Transit strike shows power of Drupal, cloud computing
In October, Bay Area Rapid Transit, which provides public transportation to the city of San Francisco, found itself in a public labor dispute, which culminated in a four-day strike that halted transportation services.
With nearly 400,000 daily riders — San Franciscans who relied on the system for transportation — the department’s website found itself with 10 times its normal traffic as users looked for information on when trains would run again.
The increase in Web traffic normally would have shut the site down, but just weeks before, the transit system — affectionately known as BART — moved its Web operations to Drupal, hosted inside Acquia’s cloud.
“Drupal allowed them the space to innovate and find better ways to communicate with their users,” Todd Akers, vice president of public sector for Acquia, told StateScoop. “In addition, hosting on Acquia Cloud allowed them to reduce costs by 70 percent and gave them the elasticity needed to handle times of higher demand.”
Akers pointed to a similar situation Acquia worked on with the New York Metropolitan Transit Authority in October 2012. When Hurricane Sandy caused outages throughout the northeast, the department’s Web operations were able to keep running – keeping citizens informed – during times of crisis when communication is needed most.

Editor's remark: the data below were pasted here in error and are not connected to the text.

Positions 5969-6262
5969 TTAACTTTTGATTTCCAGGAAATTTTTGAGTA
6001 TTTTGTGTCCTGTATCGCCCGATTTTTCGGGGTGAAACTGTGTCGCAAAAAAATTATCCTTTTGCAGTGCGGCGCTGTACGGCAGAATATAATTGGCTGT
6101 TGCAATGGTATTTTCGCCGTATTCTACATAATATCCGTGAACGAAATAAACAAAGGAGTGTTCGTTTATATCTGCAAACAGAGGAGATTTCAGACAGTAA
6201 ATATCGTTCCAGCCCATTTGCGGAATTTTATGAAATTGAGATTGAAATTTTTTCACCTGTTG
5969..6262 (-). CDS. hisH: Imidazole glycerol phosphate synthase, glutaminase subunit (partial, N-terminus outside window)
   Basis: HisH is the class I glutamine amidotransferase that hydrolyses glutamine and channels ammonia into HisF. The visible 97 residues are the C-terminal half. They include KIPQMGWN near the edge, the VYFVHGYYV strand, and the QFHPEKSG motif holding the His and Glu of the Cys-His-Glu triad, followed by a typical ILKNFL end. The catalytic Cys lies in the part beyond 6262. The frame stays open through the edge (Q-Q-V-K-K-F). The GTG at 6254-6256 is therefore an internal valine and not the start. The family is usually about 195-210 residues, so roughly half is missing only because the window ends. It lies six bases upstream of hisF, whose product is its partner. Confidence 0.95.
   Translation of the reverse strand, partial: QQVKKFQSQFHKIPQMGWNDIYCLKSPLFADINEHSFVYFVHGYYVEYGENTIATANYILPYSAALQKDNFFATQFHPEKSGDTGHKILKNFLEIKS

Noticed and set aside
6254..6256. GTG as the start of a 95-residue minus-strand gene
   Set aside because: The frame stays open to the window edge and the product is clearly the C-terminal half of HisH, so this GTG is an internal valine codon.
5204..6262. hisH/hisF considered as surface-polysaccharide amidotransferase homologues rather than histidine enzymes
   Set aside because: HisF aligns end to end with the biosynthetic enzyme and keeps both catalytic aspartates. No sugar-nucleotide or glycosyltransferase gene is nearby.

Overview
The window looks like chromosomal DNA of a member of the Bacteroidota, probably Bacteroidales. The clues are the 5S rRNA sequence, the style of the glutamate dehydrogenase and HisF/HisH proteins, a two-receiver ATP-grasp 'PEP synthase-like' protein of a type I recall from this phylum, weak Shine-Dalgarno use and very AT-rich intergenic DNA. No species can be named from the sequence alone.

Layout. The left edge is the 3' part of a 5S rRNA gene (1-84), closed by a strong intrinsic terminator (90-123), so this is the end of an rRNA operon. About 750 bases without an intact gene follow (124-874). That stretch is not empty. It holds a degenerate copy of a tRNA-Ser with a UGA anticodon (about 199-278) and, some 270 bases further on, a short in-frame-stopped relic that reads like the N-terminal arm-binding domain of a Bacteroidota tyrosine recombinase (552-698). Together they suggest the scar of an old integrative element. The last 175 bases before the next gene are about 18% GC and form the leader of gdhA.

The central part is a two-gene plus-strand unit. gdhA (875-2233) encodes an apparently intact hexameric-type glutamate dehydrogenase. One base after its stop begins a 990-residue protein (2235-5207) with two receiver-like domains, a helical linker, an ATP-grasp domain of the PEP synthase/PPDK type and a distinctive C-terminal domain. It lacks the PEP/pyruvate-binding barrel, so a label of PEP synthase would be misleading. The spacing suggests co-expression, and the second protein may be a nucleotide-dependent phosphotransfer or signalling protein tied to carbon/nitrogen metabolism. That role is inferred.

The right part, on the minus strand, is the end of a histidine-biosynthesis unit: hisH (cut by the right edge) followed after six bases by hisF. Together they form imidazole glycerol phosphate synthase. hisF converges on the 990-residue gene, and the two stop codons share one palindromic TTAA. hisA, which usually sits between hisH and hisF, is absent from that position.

Akers has advocated the Drupal platform for public sector agencies ranging from large federal, cabinet-level departments to state and local governments as well, saying its enterprise platform has already helped organizations of all sizes transform their Web operations.
One example he pointed to was the Georgia Technology Authority, which launched the Georgia.gov site on Drupal and hosts on Acquia’s cloud platform. Rolled out in 2012, the transition is saving the state more than 90 percent on hosting costs yearly and provides the government the ability to meet open government mandates.
“The platform collects a lot of information that governments can then turn over to citizens and users, so they can put it to good use,” Akers said.
That point, he said, is especially useful to local governments that do not have the same resources as their larger federal and state counterparts, but are looking to push open government initiatives to better serve citizens.
“What we’re seeing is that Drupal is providing an open source platform that can allow organizations to do it far faster and to harness innovation,” Akers said. “That dovetails into budget and cost, which is something every government can appreciate.”